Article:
A Look at the Children's Health Insurance Issue
At last estimate, nearly 8 million children in the United States are without health insurance, but the numbers need not be that high. Many of these children are eligible for affordable health insurance including Medicare and discounted private insurance plans.
According to the US Census Bureau, uninsured children are up to 10 times more likely to suffer from unmet medical needs including injuries and general illness. Though we like to imagine that we are improving, the percentage of children facing unmet medical needs is almost identical to what that number looked like 20 years ago with the actual number of children without insurance rising every year.
Why it Matters
Uninsured children are less likely to perform well in school. Due to a disproportionate racial proliferation among the middle class, minority children are more affected than white children, with 1 in 10 white children going uninsured, 1 in 9 black children, and 1 in 6 Latino children.
A lot of options are out there for parents to get their children covered. Some employers offer coverage for an employee's entire family, but employers offering coverage at all are becoming scarce.
Finding Coverage for Your Children
For low-income families, one of the first places to look is Medicaid, for which most children from low-income families qualify. Failing that, the State Children's Health Insurance Program is intended to cover children from modest backgrounds, but whose families make too much money to qualify for Medicaid.
When to Start Looking
The problem of being uninsured is one that begins early in a child's life. In fact, at any given moment, an estimated 800,000 pregnant women are uninsured. For those who wish to carry the child to term, this means that their developing babies are not getting the care that they need to ensure a safe and healthy childbirth.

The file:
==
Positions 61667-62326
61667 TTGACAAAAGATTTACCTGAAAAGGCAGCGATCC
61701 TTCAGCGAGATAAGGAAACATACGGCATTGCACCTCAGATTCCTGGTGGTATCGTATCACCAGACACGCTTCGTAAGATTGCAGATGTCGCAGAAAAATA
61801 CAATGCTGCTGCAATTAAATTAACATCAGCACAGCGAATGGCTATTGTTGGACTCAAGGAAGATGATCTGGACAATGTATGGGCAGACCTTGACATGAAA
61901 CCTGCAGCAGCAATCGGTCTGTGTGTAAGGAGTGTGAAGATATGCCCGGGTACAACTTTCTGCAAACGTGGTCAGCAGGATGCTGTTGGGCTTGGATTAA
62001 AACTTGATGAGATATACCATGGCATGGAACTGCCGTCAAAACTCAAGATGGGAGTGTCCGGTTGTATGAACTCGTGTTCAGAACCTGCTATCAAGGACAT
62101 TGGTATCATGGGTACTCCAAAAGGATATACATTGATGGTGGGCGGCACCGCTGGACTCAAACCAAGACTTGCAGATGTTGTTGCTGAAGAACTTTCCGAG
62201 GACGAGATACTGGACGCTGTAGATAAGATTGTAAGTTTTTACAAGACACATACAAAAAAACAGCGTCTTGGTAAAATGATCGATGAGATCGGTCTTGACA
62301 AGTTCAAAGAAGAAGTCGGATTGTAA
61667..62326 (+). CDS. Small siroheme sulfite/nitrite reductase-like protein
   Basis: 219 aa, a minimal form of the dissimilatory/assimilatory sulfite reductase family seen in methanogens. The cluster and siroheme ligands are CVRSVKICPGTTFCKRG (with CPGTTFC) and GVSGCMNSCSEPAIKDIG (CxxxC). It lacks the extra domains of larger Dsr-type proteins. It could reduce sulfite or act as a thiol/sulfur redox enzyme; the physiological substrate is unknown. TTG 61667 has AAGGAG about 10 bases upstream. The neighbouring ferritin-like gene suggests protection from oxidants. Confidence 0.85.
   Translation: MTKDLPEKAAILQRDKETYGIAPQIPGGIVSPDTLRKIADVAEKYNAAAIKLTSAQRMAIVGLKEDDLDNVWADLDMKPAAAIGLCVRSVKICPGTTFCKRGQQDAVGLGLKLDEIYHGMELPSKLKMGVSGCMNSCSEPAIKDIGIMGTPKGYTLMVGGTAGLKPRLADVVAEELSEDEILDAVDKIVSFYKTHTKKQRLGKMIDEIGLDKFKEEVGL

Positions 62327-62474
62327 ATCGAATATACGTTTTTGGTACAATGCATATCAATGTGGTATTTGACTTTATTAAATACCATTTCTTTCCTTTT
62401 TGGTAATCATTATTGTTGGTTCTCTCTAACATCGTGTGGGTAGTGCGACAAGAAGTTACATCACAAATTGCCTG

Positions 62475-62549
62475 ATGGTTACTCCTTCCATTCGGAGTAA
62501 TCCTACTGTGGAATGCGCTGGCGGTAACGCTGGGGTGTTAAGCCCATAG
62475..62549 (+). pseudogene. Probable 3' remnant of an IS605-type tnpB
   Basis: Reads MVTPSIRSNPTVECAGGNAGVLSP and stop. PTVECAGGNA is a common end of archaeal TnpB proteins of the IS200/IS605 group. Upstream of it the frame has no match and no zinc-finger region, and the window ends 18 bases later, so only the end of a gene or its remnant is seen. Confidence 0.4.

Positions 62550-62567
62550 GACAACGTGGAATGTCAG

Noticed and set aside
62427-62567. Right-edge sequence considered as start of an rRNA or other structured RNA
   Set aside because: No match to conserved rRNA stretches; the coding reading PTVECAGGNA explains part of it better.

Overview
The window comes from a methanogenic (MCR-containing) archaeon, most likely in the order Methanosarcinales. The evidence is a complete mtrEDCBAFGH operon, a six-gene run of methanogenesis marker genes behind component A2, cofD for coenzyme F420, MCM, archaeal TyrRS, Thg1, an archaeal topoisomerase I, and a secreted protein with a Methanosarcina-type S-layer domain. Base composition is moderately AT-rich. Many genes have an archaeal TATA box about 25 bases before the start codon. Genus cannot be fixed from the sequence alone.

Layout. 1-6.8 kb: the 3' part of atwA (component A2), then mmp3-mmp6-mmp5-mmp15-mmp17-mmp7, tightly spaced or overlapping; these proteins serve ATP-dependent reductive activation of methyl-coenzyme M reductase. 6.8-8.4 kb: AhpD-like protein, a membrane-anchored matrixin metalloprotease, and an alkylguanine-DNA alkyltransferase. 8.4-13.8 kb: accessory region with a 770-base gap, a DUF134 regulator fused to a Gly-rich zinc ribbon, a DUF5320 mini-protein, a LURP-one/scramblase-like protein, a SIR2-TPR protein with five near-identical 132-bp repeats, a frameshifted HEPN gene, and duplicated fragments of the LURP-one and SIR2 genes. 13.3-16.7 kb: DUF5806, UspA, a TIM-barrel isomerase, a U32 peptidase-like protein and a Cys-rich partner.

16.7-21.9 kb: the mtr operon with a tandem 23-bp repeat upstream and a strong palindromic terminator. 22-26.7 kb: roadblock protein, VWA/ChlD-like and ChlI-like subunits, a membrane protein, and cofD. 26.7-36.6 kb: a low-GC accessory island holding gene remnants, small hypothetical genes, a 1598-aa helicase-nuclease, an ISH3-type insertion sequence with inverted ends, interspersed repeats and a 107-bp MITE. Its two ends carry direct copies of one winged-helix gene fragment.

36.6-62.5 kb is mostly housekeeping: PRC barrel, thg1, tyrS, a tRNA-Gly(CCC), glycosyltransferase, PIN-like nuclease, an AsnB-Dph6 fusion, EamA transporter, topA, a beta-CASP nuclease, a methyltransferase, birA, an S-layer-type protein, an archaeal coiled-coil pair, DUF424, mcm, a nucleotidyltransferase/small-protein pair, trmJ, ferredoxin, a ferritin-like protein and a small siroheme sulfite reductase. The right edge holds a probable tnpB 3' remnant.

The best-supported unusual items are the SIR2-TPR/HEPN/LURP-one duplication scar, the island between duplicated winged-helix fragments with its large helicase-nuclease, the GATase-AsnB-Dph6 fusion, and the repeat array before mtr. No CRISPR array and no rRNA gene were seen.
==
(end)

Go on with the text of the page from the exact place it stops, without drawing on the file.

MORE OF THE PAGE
UNICEF places the US at number 27 out of 30 countries in regards to infant mortality rates. We have simply not been able to keep up with other industrialized countries when it comes to some of the most important issues. Our relatively high infant mortality rates are due in large part to a lack of insurance.
A part of the problem is that insurance is hard to obtain for some parents, but that's not the only part of the problem. As more components of the Affordable Care Act kick in, it's going to be harder and harder for parents to go without insurance, and even now, the vast majority of those 8 million uninsured children qualify for some form of public or otherwise affordable health coverage. The actual number for children who simply cannot afford insurance is quite low.
Parents who can afford robust, high-quality coverage for their children should take advantage of the wide range of options available to them, while those who cannot may want to look into into Medicaid, SCHIP and other public healthcare programs. There's no reason for your child to go without proper health insurance.